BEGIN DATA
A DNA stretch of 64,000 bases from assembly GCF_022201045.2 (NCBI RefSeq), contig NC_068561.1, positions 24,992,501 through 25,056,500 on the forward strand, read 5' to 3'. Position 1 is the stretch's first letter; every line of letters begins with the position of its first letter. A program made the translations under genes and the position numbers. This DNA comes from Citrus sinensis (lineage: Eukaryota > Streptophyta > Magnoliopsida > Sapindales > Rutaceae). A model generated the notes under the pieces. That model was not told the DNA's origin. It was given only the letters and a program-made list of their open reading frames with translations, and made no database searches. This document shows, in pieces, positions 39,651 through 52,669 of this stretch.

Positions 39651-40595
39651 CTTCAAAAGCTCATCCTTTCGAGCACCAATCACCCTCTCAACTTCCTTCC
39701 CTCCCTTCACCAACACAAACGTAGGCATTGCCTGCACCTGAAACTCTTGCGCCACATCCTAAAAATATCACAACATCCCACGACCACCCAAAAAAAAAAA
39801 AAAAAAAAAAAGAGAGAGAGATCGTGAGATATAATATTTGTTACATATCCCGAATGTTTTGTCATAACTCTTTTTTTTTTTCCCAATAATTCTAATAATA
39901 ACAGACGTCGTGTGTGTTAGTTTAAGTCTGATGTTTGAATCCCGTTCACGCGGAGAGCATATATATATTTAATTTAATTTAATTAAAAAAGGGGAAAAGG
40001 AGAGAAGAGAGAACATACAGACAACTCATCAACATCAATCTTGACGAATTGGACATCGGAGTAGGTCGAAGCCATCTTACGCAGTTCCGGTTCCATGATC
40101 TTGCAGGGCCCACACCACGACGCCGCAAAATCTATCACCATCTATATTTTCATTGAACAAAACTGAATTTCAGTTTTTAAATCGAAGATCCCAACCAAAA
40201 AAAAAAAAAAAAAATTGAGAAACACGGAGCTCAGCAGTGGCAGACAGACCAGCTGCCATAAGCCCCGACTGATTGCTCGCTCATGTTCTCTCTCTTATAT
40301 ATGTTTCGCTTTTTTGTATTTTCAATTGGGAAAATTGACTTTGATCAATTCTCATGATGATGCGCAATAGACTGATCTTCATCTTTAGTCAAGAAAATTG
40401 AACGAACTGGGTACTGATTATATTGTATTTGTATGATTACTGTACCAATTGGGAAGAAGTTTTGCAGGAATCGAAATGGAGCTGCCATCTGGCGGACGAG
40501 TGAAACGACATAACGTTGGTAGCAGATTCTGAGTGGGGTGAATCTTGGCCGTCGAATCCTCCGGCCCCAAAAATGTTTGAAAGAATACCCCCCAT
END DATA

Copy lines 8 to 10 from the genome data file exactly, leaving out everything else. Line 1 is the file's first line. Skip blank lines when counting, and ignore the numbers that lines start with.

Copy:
40101 TTGCAGGGCCCACACCACGACGCCGCAAAATCTATCACCATCTATATTTTCATTGAACAAAACTGAATTTCAGTTTTTAAATCGAAGATCCCAACCAAAA
40201 AAAAAAAAAAAAAATTGAGAAACACGGAGCTCAGCAGTGGCAGACAGACCAGCTGCCATAAGCCCCGACTGATTGCTCGCTCATGTTCTCTCTCTTATAT
40301 ATGTTTCGCTTTTTTGTATTTTCAATTGGGAAAATTGACTTTGATCAATTCTCATGATGATGCGCAATAGACTGATCTTCATCTTTAGTCAAGAAAATTG